David Cameron is the first prime minister to rise from the staff ranks of his own party — he is a true son of the Tory secretariat. You can read a profile of his days as a special adviser in Whitehall here.
David Crouch, one of the stakhanovites on the FT’s UK newsdesk, has worked up a list of the other “back room boys” that have made it into this cabinet:
George Osborne – special adviser to Douglas Hogg at ministry of agriculture (during mad cow crisis)
Andrew Lansley – Director of the Conservative Research Department (a short overlap while Cameron was political director)
Vince Cable - Special adviser to John Smith at Trade an Industry (a department Cameron also covered in his first job at CCHQ)
Nick Clegg – Adviser to Sir Leon Brittan as EU trade commissioner (so more a Eurocrat than Whitehall spad)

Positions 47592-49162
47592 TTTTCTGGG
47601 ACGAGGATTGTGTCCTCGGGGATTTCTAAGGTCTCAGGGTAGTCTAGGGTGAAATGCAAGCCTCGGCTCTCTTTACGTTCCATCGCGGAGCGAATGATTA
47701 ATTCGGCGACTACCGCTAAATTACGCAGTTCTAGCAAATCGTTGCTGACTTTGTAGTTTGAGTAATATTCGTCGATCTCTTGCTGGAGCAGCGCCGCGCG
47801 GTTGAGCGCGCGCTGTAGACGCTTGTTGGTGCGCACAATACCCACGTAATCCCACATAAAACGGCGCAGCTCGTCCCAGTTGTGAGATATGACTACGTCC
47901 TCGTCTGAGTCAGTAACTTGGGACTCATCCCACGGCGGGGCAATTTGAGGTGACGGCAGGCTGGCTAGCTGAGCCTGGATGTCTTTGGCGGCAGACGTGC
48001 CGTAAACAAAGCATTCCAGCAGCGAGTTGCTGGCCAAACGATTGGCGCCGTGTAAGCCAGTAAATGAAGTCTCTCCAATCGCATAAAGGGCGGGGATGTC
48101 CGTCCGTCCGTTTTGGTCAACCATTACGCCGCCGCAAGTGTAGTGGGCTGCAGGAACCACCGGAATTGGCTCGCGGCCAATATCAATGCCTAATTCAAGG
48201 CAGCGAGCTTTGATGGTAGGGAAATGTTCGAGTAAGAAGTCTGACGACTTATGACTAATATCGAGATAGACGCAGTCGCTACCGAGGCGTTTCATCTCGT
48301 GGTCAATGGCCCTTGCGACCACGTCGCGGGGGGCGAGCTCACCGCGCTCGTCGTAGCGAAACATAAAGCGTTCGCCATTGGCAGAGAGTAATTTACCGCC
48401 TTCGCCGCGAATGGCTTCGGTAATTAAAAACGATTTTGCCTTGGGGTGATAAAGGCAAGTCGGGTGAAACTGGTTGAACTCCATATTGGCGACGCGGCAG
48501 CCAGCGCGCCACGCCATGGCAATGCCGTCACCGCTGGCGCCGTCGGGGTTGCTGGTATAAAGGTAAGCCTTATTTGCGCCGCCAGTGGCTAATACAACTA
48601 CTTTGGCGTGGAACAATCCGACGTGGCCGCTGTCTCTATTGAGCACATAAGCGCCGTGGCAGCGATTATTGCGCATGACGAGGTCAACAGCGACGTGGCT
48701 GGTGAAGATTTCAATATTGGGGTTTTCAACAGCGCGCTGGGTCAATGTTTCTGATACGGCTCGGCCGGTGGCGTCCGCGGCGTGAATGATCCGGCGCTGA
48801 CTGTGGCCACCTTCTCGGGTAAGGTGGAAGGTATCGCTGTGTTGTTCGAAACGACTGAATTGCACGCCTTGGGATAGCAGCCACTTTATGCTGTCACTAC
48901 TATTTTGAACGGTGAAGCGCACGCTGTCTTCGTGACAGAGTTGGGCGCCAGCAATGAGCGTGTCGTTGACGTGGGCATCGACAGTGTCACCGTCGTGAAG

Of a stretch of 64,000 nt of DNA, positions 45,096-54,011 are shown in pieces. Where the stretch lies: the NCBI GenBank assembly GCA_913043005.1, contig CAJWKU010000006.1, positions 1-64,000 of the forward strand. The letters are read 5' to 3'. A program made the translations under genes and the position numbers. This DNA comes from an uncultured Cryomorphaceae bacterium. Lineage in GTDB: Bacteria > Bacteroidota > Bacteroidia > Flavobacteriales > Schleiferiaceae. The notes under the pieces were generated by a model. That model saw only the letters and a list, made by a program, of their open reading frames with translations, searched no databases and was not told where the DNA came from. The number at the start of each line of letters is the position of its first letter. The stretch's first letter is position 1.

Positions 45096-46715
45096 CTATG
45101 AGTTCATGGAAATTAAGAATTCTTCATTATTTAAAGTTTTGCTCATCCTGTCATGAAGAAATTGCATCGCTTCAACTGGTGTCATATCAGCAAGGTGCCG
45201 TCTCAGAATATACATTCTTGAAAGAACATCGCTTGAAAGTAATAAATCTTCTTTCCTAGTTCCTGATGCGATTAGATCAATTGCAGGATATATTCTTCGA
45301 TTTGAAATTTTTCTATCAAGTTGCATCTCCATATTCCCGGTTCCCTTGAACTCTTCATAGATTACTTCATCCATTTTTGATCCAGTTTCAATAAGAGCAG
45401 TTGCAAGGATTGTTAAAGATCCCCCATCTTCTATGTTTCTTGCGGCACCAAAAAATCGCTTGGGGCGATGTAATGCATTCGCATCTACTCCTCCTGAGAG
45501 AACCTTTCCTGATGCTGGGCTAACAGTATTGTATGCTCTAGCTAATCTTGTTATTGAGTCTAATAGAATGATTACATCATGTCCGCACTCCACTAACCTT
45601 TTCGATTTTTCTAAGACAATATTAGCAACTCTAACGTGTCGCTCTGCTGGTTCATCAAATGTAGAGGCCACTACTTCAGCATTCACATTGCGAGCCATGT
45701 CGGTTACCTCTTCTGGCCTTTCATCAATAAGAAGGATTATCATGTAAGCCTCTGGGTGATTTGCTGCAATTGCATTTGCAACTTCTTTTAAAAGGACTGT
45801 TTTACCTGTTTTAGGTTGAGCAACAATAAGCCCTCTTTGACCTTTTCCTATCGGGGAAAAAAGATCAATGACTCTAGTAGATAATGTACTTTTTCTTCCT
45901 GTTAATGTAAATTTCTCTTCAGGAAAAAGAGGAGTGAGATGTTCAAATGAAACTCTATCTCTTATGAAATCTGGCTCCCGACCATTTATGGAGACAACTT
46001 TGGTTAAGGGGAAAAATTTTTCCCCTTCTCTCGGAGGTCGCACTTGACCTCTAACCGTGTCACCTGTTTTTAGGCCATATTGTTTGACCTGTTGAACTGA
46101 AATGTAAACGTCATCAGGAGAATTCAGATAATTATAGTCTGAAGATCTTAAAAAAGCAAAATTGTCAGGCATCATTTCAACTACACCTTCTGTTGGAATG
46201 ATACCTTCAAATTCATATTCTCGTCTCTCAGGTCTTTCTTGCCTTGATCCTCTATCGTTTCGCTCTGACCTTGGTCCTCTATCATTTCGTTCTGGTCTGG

David Laws - economic adviser to Malcolm Bruce and then director of policy and research (he gave up six-figure bonuses in the City for the allure of the Lib Dem back-room)
Danny Alexander – former Lib Dem press officer
David Willetts – Former adviser to Lawson and Thatcher
UPDATE: John Dunford makes the very good point that the next prime minister is also likely to be a special adviser. Five of the Labour leadership hopefuls can claim to be a former special adviser: Miliband, Miliband, Balls, Cruddas or Burnham. This is truly the age of the Spad.